Dockside Green: Environment All the Way
"It sounds almost too good to be true. Dockside Green, the largest development in Victoria's history is also about as environmentally responsible as it can be at this point in time.
“It sounds almost too good to be true. Dockside Green, the largest development in Victoria’s history is also about as environmentally responsible as it can be at this point in time.
The 120,799-m2 development of residences, offices and light industry is being developed by Windmill West and VanCity.
The developers are applying for a platinum LEED rating for the buildings and have promised to pay the city a penalty of up to $1 million if they don’t meet the grade. So far only four buildings in the world have reached LEED platinum.
But that’s not all. By next year, Dockside Green will have a district energy system fuelled by biomass waste wood products and producing enough energy to export to neighbouring buildings. It means Dockside will be the first development of its type in Canada to be “greenhouse-gas positive.”
All the wastewater is being treated on site in a plant that has just been commissioned. The treated water will be reused, producing a savings in potable water of around 70 million gallons a year when the entire project is built in around six years’ time. The savings are equivalent to what the Region of Victoria consumes on the hottest day of the year.
Designed according to the principles of “new urbanism,” the community is planned to cut down on driving. The 15-acre master plan is threaded with trails and bike paths, and it is located close to downtown on a once devastated brownfield site that had one lone building and one lone tree. Soon there will be 1,800 trees.
The radically green approach is paying off. Joe Van Belleghem is with Windmill West and has been involved in Dockside Green from the beginning. He’s also one of the founders of the Canada Green Building Council.
First, Van Belleghem explains, their environmental and community-conscious approach is reaping financial rewards through the approvals process: “We have had no opposition to this project, which is unheard of,” says Van Belleghem. “So we’ve been able to get our development permits in a very fast track manner. Our zoning process was extremely quick, and the community has really worked hard with us to design better buildings.”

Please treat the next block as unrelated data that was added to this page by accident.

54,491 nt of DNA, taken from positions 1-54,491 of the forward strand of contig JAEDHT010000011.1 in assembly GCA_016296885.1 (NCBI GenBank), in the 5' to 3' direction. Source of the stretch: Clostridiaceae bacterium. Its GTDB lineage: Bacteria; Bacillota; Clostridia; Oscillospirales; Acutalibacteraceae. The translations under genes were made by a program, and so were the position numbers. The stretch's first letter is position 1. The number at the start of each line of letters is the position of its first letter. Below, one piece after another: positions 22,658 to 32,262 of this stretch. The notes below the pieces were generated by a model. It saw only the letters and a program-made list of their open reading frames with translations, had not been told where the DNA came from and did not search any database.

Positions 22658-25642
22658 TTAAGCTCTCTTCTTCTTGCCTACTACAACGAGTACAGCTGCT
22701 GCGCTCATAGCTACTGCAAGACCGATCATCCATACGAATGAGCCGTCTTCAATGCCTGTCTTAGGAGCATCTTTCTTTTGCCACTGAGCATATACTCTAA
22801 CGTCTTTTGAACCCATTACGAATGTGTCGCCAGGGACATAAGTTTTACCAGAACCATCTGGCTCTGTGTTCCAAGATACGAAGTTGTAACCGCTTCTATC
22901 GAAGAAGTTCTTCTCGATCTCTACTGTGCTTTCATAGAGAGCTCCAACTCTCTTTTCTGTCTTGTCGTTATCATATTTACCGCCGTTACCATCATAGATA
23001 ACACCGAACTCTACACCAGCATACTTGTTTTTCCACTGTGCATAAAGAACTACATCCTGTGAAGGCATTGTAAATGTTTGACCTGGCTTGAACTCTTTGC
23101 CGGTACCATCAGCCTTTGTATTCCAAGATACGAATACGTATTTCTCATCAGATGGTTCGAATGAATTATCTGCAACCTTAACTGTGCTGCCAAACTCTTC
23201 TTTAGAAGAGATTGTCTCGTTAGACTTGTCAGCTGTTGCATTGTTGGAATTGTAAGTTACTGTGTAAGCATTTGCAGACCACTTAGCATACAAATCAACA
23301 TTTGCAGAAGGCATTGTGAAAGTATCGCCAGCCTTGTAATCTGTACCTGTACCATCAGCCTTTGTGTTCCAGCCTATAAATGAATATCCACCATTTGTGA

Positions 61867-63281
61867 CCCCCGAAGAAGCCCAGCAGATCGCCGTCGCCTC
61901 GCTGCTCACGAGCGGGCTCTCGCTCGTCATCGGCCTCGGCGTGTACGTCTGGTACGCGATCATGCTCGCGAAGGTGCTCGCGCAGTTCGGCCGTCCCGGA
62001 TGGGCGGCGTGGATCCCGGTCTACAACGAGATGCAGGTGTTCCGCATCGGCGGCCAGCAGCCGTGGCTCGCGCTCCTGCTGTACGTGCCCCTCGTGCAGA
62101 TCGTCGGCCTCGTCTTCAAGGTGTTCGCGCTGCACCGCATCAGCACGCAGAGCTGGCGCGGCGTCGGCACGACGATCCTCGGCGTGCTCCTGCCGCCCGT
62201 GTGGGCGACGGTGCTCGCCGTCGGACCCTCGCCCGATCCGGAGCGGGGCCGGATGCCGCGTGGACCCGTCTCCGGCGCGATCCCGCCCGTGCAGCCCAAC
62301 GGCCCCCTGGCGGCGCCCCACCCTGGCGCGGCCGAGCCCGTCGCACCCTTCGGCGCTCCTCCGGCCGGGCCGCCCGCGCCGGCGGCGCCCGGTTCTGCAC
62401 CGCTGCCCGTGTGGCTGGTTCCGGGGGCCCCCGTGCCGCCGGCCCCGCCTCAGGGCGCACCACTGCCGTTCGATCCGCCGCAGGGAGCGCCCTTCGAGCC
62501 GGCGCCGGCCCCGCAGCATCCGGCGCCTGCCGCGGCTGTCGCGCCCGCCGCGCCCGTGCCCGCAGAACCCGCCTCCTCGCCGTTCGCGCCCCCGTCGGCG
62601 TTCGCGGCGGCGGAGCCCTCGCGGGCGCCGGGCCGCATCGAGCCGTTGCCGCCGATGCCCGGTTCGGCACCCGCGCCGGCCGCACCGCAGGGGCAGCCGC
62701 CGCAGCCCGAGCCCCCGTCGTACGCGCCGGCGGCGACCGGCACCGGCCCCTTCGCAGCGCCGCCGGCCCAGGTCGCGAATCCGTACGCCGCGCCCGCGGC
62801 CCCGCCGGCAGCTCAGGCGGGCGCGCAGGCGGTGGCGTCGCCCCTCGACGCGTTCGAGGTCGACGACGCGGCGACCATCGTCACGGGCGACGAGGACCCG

At Phase 2 Dockside Green is on time and even a little under budget, even given the hot labour market of B. C. where construction prices are escalating. As part of their policy, the developers require that the contractors train First Nations workers. “I think it emotionally charges people,” Van Belleghem says.
And, he explains, “With marketing, we spend about half of the average developer. In large part that’s because there are a lot of stories [in the media] on Dockside. But it’s also part of our philosophy. So we take the savings and put them into a better building.”
When phase1 went on sale, the developers sold 83% of the units in the first three hours. Those four condominium buildings are now occupied. The buildings are predicted to be around 52% more energy efficient than the Model National Energy Code for Buildings. The units don’t have air-conditioning, but in Victoria’s temperate climate they should stay cool thanks to features such as superior insulation and glazing, 100% fresh air supplied to each unit, and exterior shades on the south and west walls. They have a 4-pipe fan coil heating system in which two of the pipes carry domestic hot and cold water. The hot water will be drawn from the central biomass plant and cooling can be added in the future.
The creek system at Dockside Green doubles as both a natural approach to stormwater control and as an aesthetic feature. “We have designed a creek and pond system so that the decks of the condominiums actually sit over the water course. It’s quite amazing,” says Van Belleghem. “The system is catching a lot of people’s attention, because it well exceeds municipal requirements, but it is also bringing to the site an urban ecology.”– BP